I didn’t get details why batch_size matters.
For example I’m using
fit_generator function from Keras.
And I see that my results really improves when I set up batch_size = 32 instead of batch_size=16.
You may want as large as a Batch Size as possible (powers of 2 usually - 16, 32, 64, 128, 256, 512…), so that model sees more of the Training data before it updates the weights towards minimizing loss. Because the batch update to weights is based on the images it has seen in the Batch, you want the batch data to be representative of the overall training data. Shuffling and other methods help, but having larger batch size can be thought of as selecting more samples from the population of training data. So, it would be no surprise if the larger batch size improves performance of your model.
You might also want to experiment with Varying Batch Size. Start with small batch size (so weights move from random to a reasonable zone) and make quick updates. Then increase batch size. There are a few papers written in this topic.
Id like to add Jeremy’s words to this, preferably work with multiples of 2. So you can always double or half the value as per needs from there.
clarifying/elaborating: each batch is used to calculate an error value by running it through your network, getting the batch outputs and comparing them. the error is then backpropagated and and gradients are produced for each weight; the weights are updated with those gradients. the number of data points in a batch determines how many data points go into each loss value that gets backpropagated. 5 things in your batch? then the first error/gradients come from running 5 things thought the net and doing the above. the second 5 then get used, etc. a bigger batch size captures more information in each error value and so usually is better. batch size is used for stochastic gradients descent (sgd); in normal gradient descent you use all the data before calculating an error/gradients/backpropagating. SGD is called ‘stoachastic’ gradient descent because your batch size is a sample and introduces deviations that would not be present had you used all the data to produce your error/gradients.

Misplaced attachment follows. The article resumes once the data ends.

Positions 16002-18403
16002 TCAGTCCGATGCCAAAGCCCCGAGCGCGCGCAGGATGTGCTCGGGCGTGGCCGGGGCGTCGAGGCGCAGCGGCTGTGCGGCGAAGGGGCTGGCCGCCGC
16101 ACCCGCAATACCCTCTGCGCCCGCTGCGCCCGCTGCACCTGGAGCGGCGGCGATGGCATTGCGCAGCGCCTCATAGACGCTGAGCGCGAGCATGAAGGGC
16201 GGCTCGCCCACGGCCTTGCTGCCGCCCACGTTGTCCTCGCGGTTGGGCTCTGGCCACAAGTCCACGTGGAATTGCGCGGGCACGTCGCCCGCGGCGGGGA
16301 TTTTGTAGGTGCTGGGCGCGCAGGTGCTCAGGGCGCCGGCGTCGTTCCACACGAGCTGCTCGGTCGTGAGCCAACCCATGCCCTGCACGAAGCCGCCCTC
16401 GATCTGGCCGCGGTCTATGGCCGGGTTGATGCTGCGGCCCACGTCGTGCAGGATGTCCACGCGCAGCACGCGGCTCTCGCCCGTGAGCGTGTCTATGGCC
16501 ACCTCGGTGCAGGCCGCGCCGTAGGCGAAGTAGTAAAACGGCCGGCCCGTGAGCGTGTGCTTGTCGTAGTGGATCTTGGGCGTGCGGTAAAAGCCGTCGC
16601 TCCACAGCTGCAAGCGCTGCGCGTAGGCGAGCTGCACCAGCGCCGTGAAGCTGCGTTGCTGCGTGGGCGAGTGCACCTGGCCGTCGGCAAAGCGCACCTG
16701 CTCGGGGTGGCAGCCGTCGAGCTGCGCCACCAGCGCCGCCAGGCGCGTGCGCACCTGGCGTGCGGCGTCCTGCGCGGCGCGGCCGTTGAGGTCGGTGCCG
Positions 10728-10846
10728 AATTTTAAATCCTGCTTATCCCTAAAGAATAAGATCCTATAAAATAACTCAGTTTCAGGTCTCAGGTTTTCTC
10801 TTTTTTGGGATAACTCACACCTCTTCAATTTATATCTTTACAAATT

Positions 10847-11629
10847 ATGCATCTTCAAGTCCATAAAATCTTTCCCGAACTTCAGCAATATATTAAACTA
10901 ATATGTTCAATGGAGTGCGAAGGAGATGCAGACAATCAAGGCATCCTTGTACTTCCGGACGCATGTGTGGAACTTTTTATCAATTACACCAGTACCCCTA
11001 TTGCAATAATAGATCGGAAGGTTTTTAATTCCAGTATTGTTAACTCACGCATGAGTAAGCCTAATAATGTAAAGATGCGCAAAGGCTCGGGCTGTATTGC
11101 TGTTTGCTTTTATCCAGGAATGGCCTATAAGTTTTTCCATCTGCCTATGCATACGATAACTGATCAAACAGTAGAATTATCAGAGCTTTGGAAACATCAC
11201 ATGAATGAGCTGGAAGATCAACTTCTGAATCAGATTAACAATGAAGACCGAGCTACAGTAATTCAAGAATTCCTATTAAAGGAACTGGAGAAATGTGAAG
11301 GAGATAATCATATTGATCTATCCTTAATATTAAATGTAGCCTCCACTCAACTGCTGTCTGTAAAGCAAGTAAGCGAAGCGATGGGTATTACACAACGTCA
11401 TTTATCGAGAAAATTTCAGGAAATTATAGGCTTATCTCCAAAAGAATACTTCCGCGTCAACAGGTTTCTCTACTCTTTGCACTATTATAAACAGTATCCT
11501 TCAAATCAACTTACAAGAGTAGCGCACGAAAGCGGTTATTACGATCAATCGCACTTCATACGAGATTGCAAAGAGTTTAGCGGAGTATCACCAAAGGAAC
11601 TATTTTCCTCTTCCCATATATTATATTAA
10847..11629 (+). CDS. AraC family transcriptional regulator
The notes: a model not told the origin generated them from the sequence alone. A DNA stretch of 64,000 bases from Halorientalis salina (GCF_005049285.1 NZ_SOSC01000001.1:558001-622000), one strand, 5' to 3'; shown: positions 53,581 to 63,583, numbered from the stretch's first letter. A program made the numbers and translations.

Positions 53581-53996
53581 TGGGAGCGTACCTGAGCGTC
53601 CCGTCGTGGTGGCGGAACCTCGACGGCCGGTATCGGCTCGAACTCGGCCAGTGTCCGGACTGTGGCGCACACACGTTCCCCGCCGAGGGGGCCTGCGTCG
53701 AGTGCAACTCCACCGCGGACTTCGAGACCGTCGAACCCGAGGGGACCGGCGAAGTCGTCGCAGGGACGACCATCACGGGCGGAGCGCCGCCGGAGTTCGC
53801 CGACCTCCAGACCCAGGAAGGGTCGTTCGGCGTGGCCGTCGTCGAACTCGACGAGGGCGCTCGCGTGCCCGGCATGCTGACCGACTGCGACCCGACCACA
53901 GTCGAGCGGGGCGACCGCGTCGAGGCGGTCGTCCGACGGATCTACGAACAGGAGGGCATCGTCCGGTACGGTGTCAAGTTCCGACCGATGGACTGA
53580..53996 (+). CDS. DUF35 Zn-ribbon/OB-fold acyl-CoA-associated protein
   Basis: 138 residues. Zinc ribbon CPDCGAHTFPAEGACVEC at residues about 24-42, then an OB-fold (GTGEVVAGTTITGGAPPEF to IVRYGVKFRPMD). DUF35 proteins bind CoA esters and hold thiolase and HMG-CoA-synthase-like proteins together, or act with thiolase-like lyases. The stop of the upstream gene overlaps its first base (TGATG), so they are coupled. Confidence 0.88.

I was thinking on batch size also, and I am not sure if I am oversimplifying, but the only thing that matters for the batch size is memory.
We are generally speaking of GPU nowadays and the cards running the thing are like 12GB, 16GB.
The memory is like the water pipe. If it is bigger the water pipe is wider and more water can pass in (read: more of your operations can execute).
In that logic, the more memory you have the bigger the batches you can have. (assuming you selected the right hyperparameters for your architecture).